Review: Ghost in the wires

‘Ghost in the wires’ is the autobiography of Kevin Mitnick, the “world’s most wanted hacker”. The book came out in 2011. Mitnick now claims to be reformed and has his own security consulting company.

Kevin Mitnick, as a teenager, was curious about breaking into computer systems. He did so, explains in the book how broke in mainly by using social engineering methods, and eventually got caught and was sent to a juvenile correctional facility. With this began a cycle that would repeat itself many times over the book.

The book is best in the early parts when Kevin describes one of his hacks. He understood that any system has weaknesses, technical or human. He would find a weakness and exploit it. He would persist if initially unsuccessful. The hacker mindset on display as he attempts to break into something just for the fun of it is something that people would do well to understand. Also, the ease with which systems built by hundreds of people can be subverted using very low-tech methods is something to know about.

As a person with some technical knowledge, I was able to follow a great deal of the technical hacking described in the book. A lot of what is described (“getting root”, “exploit [noun]”, etc.) is incomprehensible for the layman – my father gave the book a try. Surprisingly, the book gets boring after a while. Within the first hundred pages, one learns everything there is to know about Kevin’s non-technical social engineering skills. What follows is a repetition of what already happened: Kevin decides to break into something; he calls someone pretending to be someone else, elicits and easily gets required information from them; he breaks in; he learns that law enforcement may have gotten wind of it; he tries to cover his tracks and breaks into something else to get more information. The cycle continues, occasionally punctuated by visits from the police.

The discussion regarding law enforcement becomes complicated by the fact that they (and criminal prosecution) do not appear to have a good grasp on what Kevin has actually done (according to him), accuse him of crimes that he did not commit (according to Kevin) and prosecute him for the same. This is another interesting thing about the book that everyone trying to stay on the right side of the law in a fully internet-connected world should appreciate.

A serious problem with the book is Kevin’s lack of contrition. He is repeatedly sorry for the harm he did to his loved ones, but has no feelings whatsoever for the companies that he broke into, their employees, or for the people whom he insults with snide remarks in his book. His language, as a man in his forties (when the book was written), shows an immaturity that should have ended with teenage. Kevin repeatedly refers to the man who caught him, Tsutomu Shimomura, as “Shimmy”; he calls people “bastards”; he unnecessarily names and shames a colleague who may have wanted to have sex with him; etc.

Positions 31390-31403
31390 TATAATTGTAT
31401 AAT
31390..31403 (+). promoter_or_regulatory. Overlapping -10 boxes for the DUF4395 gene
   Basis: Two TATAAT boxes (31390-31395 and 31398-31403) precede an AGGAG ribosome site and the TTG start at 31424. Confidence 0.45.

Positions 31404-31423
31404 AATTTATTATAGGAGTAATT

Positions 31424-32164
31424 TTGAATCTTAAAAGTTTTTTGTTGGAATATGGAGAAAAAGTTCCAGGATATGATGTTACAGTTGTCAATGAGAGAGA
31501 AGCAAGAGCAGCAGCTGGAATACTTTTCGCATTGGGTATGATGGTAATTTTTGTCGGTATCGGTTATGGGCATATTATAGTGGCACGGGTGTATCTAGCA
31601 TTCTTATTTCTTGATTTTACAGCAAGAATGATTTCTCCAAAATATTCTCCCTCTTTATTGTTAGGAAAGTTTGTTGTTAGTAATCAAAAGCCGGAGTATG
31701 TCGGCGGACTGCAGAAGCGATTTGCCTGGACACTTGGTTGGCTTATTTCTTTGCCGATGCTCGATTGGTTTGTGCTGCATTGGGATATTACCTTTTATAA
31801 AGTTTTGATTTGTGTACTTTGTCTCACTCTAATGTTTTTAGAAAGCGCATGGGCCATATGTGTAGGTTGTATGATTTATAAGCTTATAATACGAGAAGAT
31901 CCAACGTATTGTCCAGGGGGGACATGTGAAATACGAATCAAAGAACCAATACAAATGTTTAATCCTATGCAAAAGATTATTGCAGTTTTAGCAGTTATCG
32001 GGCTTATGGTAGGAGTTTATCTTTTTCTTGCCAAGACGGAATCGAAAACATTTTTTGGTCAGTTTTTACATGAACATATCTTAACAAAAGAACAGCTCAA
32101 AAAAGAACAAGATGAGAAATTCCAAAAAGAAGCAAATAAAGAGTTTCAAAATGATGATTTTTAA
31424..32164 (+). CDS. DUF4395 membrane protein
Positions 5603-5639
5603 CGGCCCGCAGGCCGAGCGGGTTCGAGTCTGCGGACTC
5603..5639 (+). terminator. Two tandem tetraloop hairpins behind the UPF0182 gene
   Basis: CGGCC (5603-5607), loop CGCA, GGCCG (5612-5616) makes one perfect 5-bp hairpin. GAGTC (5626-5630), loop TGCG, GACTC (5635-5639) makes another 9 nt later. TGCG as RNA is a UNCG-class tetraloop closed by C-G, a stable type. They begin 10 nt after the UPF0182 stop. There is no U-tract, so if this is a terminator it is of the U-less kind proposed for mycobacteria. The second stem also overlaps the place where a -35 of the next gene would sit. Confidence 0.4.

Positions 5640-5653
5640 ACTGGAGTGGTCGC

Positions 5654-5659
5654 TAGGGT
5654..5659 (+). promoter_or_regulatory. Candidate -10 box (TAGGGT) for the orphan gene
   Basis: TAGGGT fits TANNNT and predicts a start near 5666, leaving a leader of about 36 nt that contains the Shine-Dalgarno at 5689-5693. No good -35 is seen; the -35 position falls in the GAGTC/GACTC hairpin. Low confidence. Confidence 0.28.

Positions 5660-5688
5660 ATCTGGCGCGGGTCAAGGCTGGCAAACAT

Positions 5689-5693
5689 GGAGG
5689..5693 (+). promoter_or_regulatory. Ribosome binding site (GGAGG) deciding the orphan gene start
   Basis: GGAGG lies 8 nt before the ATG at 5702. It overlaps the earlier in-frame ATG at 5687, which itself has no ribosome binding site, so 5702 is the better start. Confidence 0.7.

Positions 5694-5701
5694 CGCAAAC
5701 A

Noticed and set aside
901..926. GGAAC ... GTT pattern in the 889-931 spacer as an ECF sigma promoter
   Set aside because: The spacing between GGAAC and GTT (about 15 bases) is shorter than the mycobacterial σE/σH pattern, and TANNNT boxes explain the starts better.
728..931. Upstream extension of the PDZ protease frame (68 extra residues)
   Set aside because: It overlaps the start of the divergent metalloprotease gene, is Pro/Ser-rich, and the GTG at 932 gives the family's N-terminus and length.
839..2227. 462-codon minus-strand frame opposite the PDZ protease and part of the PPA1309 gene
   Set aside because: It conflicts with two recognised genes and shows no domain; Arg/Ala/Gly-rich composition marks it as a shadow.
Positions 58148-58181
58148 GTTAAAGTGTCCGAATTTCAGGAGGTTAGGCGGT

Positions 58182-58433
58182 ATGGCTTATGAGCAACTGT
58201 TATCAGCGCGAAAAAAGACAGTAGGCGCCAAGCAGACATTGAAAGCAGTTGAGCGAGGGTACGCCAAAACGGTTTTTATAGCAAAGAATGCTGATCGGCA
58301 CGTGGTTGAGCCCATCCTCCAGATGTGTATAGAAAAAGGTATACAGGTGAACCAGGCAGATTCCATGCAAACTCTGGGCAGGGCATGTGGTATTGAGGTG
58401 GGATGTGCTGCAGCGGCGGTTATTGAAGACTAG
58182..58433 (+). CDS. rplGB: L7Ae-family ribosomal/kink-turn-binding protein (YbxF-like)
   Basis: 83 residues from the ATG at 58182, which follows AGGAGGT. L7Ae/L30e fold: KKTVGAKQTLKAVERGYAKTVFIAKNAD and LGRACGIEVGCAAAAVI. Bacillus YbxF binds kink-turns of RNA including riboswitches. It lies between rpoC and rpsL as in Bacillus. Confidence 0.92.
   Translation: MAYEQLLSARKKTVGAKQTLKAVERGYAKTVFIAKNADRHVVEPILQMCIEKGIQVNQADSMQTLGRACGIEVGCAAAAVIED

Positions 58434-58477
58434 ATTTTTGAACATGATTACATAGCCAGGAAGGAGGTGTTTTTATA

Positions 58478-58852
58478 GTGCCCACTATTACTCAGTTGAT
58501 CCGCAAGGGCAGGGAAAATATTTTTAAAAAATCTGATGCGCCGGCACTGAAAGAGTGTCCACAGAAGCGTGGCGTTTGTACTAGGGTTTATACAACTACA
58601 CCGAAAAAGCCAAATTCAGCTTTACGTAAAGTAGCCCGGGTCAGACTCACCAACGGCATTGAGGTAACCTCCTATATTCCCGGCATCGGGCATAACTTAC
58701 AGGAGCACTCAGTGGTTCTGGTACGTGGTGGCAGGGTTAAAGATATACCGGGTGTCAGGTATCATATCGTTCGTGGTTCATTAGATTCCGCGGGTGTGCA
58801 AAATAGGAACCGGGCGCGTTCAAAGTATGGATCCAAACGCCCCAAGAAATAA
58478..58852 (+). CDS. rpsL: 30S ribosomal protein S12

The casual reader would learn much about the vulnerability of the devices and infrastructure that we use from going through about 100 pages of the book. 300+ pages is way too much to read about one egoistic hacker who may not have learned his lessons.

The Ransomware Social Contract

I had been anticipating this for a while: there has finally been a publicly known case where the social contact between ransomware extortionists and their victims had been broken. The contract? That after paying the ransom, the victims would be given access to their files.

What is ransomware? Extortionist criminals are now using this tactic to make money. They break into their victims computer systems and encrypt their data. The victims are then told to pay a ransom in order to get the key to decrypt the data. Imagine the situation where all your photos and work in your computer are inaccessible, despite still being in your computer. If you could pay a small amount to make this problem go away, odds are that you would.

Now multiply the volume of data a million-fold. A business is hit. Their daily operations requires this data to be accessible. Every second that they do not have it is money lost. If it is a hospital? Hospitals have been hit and left unable to provide effective care to their most vulnerable patients for short periods. Most would be willing to just pay the small amount in ransom than put their work in jeopardy.

Low ransoms and the fact that the extortionists have kept their promise of providing the decryption key have made ransomware a viable business model. This may be finally over. One hospital paid the ransom only to have the extortionists ask for more. The ‘social contact’ is broken. It was always a possibility that the attackers would go back on their word. It has happened.

Ransomware is not a new phenomenon. It has been around almost since three decades ago. For some reason, it just took off as something big in the last three years. Perhaps the existence of commercial software such as exploit kits that package various methods of attack without requiring much technical skill on the part of the attacker helped its rise.

What now? Ransomware is not about to go away. We should practise some IT security 101 to protect the data that is precious to us (yes, really). Backing up data is the old-fashioned and effective method that protects against the loss of data (ransomware or otherwise). Knowing not to click on unknown links or open dubious email attachments helps too. Keeping your operating system and software updated and having an anti-virus enabled is another. These things are all IT security 101 and knowing and practicing them will protect you against more than ransomware.

What if you have been hit and do not have a backup? You could pay, but be aware that you are depending upon the mercy of criminals.

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